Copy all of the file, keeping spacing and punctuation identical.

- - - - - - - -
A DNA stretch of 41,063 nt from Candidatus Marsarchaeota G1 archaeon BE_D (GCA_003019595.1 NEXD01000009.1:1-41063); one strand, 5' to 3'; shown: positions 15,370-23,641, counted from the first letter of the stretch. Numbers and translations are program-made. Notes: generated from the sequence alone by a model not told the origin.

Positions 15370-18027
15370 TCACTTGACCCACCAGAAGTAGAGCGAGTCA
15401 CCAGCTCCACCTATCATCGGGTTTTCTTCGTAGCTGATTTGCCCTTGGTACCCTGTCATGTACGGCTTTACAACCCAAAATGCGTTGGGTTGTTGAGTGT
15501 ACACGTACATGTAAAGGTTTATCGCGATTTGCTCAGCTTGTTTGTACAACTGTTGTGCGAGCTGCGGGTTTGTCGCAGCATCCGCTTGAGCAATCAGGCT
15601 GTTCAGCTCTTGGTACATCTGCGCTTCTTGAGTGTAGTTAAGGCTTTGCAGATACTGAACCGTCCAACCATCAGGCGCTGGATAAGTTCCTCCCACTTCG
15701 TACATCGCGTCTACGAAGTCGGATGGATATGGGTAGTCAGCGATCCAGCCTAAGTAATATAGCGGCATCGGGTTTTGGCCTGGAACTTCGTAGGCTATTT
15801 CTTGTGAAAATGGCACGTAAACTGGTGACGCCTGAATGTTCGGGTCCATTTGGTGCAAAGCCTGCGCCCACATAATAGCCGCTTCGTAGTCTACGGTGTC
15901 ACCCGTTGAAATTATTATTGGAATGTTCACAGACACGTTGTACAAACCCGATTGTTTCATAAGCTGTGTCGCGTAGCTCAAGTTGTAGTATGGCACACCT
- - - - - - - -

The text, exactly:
A DNA stretch of 41,063 nt from Candidatus Marsarchaeota G1 archaeon BE_D (GCA_003019595.1 NEXD01000009.1:1-41063); one strand, 5' to 3'; shown: positions 15,370-23,641, counted from the first letter of the stretch. Numbers and translations are program-made. Notes: generated from the sequence alone by a model not told the origin.

Positions 15370-18027
15370 TCACTTGACCCACCAGAAGTAGAGCGAGTCA
15401 CCAGCTCCACCTATCATCGGGTTTTCTTCGTAGCTGATTTGCCCTTGGTACCCTGTCATGTACGGCTTTACAACCCAAAATGCGTTGGGTTGTTGAGTGT
15501 ACACGTACATGTAAAGGTTTATCGCGATTTGCTCAGCTTGTTTGTACAACTGTTGTGCGAGCTGCGGGTTTGTCGCAGCATCCGCTTGAGCAATCAGGCT
15601 GTTCAGCTCTTGGTACATCTGCGCTTCTTGAGTGTAGTTAAGGCTTTGCAGATACTGAACCGTCCAACCATCAGGCGCTGGATAAGTTCCTCCCACTTCG
15701 TACATCGCGTCTACGAAGTCGGATGGATATGGGTAGTCAGCGATCCAGCCTAAGTAATATAGCGGCATCGGGTTTTGGCCTGGAACTTCGTAGGCTATTT
15801 CTTGTGAAAATGGCACGTAAACTGGTGACGCCTGAATGTTCGGGTCCATTTGGTGCAAAGCCTGCGCCCACATAATAGCCGCTTCGTAGTCTACGGTGTC
15901 ACCCGTTGAAATTATTATTGGAATGTTCACAGACACGTTGTACAAACCCGATTGTTTCATAAGCTGTGTCGCGTAGCTCAAGTTGTAGTATGGCACACCT